12 January, 2003
Q & A
I have been receiving e-mails with some really good questions, and I thought that some of you may also have the same ones. Today's journal will be dedicated to answering them for everyone.
Q: What is the range of temperatures during day?
A: We have been very lucky. Our weather has been quite mild. We haven't really been taking official readings, but I would say that the temperatures have averaged about 25 to 35°F for most of my stay. Wind chill brings those numbers down and occasionally we think it approached 40°!
Q: What life forms exist in the Dry Valleys?
A: The streams have algae, moss, and bacteria and the sediments near the streams have nematodes (microscopic worm-like creatures) and diatoms. The lakes also have algae, phytoplankton, diatoms, and protozoas. Occasionally a skua flies into the valleys to scrounge for food.
Q: What are the food supplies for the life forms?
A: Algae carries out photosynthesis. Some of the phytoplankton in the lakes are "mixotrophic". In other words they carry out photosynthesis, but also have the ability to consume bacteria. The nematodes consume any food they find in the soils including bacteria and DOC (dissolved organic carbon).
Q: If life can exist in such an inhospitable place, could it exist elsewhere?
A: No one knows the answer to that question, but NASA is involved in several studies here partly for that reason. They are also using logistical data from the science teams here as they plan space expeditions, because there is no resupply in Antarctica either.
Q: What are you doing with the algae?
A: We are here to get samples of whatever algae and moss are growing in the streams. Just a few years ago it was believed that nothing grows here, but the water in the streams brings lots of life. We are surveying where the algae and moss are growing, and then that data is being analyzed in relation to where it was growing before. (in past surveys) We have found black and orange algae this year, but no green. In the past, there was a lot of green. We think that the exceptionally high stream flow last year may have caused a scouring affect that removed the green algae and somehow the orange and black held on. We are guessing that there will be more green algae found in the lakes this year, washed in with the stream water.
Q: Why do you do pebble counts?
A: The pebble count gives a pretty accurate estimate of the size of the rocks in the streambed. Analysis of all the data shows that certain algae tend to grow in specific streambeds. Some streambeds have flat beds and some have very rocky bottoms. Algae seems to like the flatter streambeds the best. Orange algae seems to grow down the center of the beds and black along the edges and even in the wetted zones on the banks.
Q: What do you eat?
A: My journals have described some amazing meals that we have been eating, but here is an average day's menu. Everyone shifts for themselves for breakfast. We have a variety of boxed cereals and hot ones like oatmeal and grits. Milk is a problem. We have dried, evaporated milk that we mix with water, or we have canned evaporated milk. Neither is as good as the milk at home! It's not bad for cooking or in coffee, but I'm not big on it over cereal. We also have bagels and bread for toast which we toast on the stovetop with a camp toaster. If you've never seen one of them, it looks like a flat, round pan that fits over the burner with metal legs that hold the toast upright over the flames of the gas stove. We even have eggs, but we don't usually eat them except on the weekends. All of us drink coffee, but it really takes a long time to make. We heat water in a coffee pot on the stove, but then each cup has to be individually filtered. We have an electric coffee pot, but it uses so much electricity that it's a terrible drain on the solar panels, so we only did it once when the "distinguished visitors" came to camp. Mornings are usually very hectic as two separate teams are packing gear for a day in the field, or for a helo ride to a remote field site. Lunch is something quick and easy that can be packed into a backpack. I usually take gorp, (a high calorie mixture of nuts, raisins, M M's, etc.) beef jerky or beef sticks, energy bars, and chocolate bars, and of course a big Nalgene (plastic) water bottle. Sometimes I take crackers and cheese, or a bagel with peanut butter and jelly. Dinner is a meal that one or more of us usually cook together. We have had steaks, chicken, shrimp, pork roasts, and fish with side dishes like potatoes, green beans, spinach, and corn. We also had a Mexican night with beef burritos and huevos rancheros and an Italian night with lasagna. We've even had brownies, gingerbread and chocolate cake! As you can see, food is not lacking in the Dry Valleys!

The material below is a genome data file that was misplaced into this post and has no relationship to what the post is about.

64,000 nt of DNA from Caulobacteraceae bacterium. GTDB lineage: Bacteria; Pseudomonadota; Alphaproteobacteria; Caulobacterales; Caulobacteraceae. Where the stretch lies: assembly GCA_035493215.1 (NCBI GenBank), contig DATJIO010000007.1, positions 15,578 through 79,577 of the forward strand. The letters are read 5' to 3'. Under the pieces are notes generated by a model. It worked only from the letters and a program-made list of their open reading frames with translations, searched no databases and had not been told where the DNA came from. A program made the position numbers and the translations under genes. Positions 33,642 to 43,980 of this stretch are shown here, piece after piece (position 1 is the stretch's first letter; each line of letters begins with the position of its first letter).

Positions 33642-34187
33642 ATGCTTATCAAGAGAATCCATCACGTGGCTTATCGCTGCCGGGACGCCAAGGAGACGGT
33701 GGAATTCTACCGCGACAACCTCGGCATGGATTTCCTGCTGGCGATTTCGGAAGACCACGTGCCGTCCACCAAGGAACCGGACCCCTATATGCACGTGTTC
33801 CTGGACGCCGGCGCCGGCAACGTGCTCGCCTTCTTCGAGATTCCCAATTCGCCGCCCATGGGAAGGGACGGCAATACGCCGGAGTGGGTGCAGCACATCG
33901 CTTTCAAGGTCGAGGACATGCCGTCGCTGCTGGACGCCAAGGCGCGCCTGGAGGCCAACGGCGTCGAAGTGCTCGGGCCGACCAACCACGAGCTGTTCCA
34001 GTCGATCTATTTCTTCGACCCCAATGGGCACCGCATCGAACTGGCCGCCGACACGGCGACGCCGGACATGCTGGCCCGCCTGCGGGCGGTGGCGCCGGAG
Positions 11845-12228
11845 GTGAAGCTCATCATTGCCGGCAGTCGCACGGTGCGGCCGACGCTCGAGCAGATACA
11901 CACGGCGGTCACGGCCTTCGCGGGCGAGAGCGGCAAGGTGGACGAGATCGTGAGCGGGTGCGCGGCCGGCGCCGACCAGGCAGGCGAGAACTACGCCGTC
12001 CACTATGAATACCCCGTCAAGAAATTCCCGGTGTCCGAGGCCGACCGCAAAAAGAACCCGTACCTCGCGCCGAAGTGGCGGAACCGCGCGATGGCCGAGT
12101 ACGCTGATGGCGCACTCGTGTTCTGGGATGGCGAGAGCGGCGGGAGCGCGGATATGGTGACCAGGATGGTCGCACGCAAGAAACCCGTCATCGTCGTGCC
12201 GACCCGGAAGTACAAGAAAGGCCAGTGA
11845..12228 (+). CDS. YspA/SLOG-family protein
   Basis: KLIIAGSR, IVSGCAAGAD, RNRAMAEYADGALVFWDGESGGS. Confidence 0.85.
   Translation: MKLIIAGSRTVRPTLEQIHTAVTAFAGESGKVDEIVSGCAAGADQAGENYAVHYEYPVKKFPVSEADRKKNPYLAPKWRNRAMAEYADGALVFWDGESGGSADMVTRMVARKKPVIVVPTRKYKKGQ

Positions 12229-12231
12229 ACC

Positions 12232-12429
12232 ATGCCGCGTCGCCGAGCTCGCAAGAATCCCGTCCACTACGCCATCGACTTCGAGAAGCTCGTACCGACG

Q: What have been my biggest challenges so far?
A: Every day I meet new challenges--a lot of them are physical ones. I have to hike long distances, often up mountainsides, carrying a fifty pound backpack. I'm glad I was walking and working out before coming, but I wish I was in better shape than I am! (maybe younger too: ) It's also a challenge to live without conveniences like running water, showers, flushing toilets, etc. I am also being challenged intellectually--everyday I am learning something new: I learned to start a generator, change a spark plug, run a surveying machine, pack a helicopter safely, walk across ice, recognize safe ice, how to start an ATV, and how to use solar power. I feel that I am testing my limits, but am happy to say that I haven't found my limits yet!
Q: Which is your favorite Antarctic penguin?
A: Right at the moment my favorite penguin is the chinstrap stuffed one that is in my tent! He makes a great pillow and also an eye mask when I can't sleep because it is so bright in my tent. In real life, I think the story of the Emperor penguins is the most interesting. I haven't seen any penguins yet, so I'm crossing my fingers that they will have arrived in McMurdo when I go back there at the end of January.